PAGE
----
In an early scene from “Lady Dynamite,” a comedian named Maria Bamford, fresh out of a stint in a mental-health facility, begs her manager to lighten her schedule.
“I would like to do less, not more,” she says. “Be less ambitious.”
The scene and sentiment may have come from the pens of Pam Brady (“South Park”) and Mitchell Hurwitz (“Arrested Development”), but they were inspired by the real-life Bamford, the most famous comic to ever call Duluth her home.
The 45-year-old stand-up, long a favorite among her peers — Stephen Colbert recently called her his favorite comedian on the planet — may now be on the verge of serious stardom, whether she likes it or not. She reflected on the prospects of her new series from Los Angeles, where she was in the midst of some personal bookkeeping:
Q: How are you doing?
A: I think I’m doing good. I’m trying to pay attention to whether I’m doing too much. My husband knows that if I start talking too fast and have obsessive ideas involving philosophy, that he should probably get in touch with my doctor. I’ve been happier and more stable in the past five years than I ever have been. The mood stabilizer I’m on really helps. I know a lot of people are anti-med, so they should feel free to rest in the glory that I’m wrong.
Q: How close does this series cut to the bone?
A: It’s different than stand-up, because it’s a group effort. It’s a wonderful game of Telephone with everyone putting in their own experiences and interpretations. The one thing with stand-up is you’re on your own, but now that I’m older, I’m better with people. At least I think I am.
Q: Your character says she wants less attention. The irony is that this show could make you bigger than ever.
A: That’s definitely true. Having your own show is the ultimate in ambition. But even if it’s huge, it’ll be huge for like two seconds. People are already over “Game of Thrones.” When I was doing Target commercials, I would go to their convention once a year and all these giants would be there — Oprah, Beyoncé, Tony Bennett — and people were still walking out bored. Just insane.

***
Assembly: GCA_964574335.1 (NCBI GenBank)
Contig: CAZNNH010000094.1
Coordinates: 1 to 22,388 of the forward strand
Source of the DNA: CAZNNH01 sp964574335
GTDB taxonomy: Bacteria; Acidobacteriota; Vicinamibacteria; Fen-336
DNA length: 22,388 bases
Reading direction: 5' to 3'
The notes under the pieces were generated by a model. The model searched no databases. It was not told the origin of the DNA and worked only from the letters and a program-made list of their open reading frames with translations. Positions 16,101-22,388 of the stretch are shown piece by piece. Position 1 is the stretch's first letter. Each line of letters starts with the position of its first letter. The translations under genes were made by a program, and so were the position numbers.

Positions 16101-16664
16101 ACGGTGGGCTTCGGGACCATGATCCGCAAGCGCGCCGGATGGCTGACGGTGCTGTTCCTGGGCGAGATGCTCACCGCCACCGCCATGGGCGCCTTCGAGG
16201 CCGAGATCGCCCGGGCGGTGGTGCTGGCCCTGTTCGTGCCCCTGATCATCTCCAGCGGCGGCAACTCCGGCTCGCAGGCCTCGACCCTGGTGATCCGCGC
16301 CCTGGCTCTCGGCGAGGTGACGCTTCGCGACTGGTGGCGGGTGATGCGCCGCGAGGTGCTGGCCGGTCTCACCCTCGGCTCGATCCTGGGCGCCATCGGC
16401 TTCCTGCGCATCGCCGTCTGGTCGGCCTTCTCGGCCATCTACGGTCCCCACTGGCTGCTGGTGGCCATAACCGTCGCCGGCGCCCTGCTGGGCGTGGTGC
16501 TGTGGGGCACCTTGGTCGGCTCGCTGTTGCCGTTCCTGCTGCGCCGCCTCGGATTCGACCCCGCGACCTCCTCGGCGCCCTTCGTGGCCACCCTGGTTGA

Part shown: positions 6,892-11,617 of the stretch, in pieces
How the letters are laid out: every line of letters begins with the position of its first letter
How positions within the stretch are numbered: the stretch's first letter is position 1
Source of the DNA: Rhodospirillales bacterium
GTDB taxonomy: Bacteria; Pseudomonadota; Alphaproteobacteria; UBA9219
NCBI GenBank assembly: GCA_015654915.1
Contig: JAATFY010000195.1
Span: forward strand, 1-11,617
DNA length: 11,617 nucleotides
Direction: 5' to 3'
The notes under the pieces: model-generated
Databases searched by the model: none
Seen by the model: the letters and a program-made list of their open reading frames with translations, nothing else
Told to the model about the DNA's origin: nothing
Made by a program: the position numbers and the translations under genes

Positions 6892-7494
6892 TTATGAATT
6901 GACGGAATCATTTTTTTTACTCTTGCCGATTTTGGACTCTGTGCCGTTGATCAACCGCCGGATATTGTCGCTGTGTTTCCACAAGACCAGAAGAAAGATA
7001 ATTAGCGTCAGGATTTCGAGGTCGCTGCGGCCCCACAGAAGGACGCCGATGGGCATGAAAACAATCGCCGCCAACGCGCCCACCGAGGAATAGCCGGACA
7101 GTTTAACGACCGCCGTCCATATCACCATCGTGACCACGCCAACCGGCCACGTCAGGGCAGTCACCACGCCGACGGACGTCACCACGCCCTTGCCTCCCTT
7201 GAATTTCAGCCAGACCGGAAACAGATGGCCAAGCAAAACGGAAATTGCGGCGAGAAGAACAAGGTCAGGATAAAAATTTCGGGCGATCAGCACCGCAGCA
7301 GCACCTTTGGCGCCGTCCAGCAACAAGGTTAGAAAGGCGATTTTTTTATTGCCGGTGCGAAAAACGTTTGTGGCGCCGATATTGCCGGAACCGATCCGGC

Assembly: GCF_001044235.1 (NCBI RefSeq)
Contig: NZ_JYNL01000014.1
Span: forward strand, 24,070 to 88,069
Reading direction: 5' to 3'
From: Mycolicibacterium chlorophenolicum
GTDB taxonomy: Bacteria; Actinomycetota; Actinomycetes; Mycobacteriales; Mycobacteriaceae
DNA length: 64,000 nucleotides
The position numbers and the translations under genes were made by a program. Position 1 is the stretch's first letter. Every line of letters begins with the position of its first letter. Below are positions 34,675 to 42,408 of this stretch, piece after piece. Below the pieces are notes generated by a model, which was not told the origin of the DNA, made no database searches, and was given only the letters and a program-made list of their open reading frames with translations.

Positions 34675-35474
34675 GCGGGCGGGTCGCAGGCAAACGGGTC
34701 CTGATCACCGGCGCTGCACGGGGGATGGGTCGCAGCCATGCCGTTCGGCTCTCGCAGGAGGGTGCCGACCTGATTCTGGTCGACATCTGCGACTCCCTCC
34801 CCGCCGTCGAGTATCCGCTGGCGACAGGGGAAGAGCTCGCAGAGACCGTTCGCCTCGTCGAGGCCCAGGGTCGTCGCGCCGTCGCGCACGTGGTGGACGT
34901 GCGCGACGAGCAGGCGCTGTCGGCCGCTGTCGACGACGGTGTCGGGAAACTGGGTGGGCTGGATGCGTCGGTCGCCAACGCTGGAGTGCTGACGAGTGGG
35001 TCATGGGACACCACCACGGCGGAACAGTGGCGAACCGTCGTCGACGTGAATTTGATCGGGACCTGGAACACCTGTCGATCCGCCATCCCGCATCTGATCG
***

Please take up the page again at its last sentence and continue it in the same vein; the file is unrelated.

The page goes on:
Q: You shot for at least a week in Minnesota. Why was that important to you?
A: We were originally going to shoot in Duluth, but that was too expensive, I guess. Minneapolis was the next best thing. Not that Minneapolis itself is the next big thing. Minnesota is a really important part of me creatively and I wanted to have something where my family could be around. A lot of guest actors and crew were Minnesotans, which made me really proud. Everyone was awesome possums. I remember being so scared when I first did a one-person show in Minneapolis. I was also waitressing at Pizza Lucé. This woman I normally served came in and said, “You should be ashamed of yourself,” because my act was kind of dirty. I guess that could happen anywhere. I would probably hear that in my own neighborhood more if I knew Spanish well enough.
Q: When comedians are asked who should be better known, your name almost always comes up. Has it been frustrating or a relief not to be more popular?
A: Awww, I don’t care. On some level, I wish I was. I guess. I don’t know. Everything has its good and bad side to it. I’m really happy with whatever has happened and what hasn’t happened.
Njustin@startribune.com Twitter: @nealjustin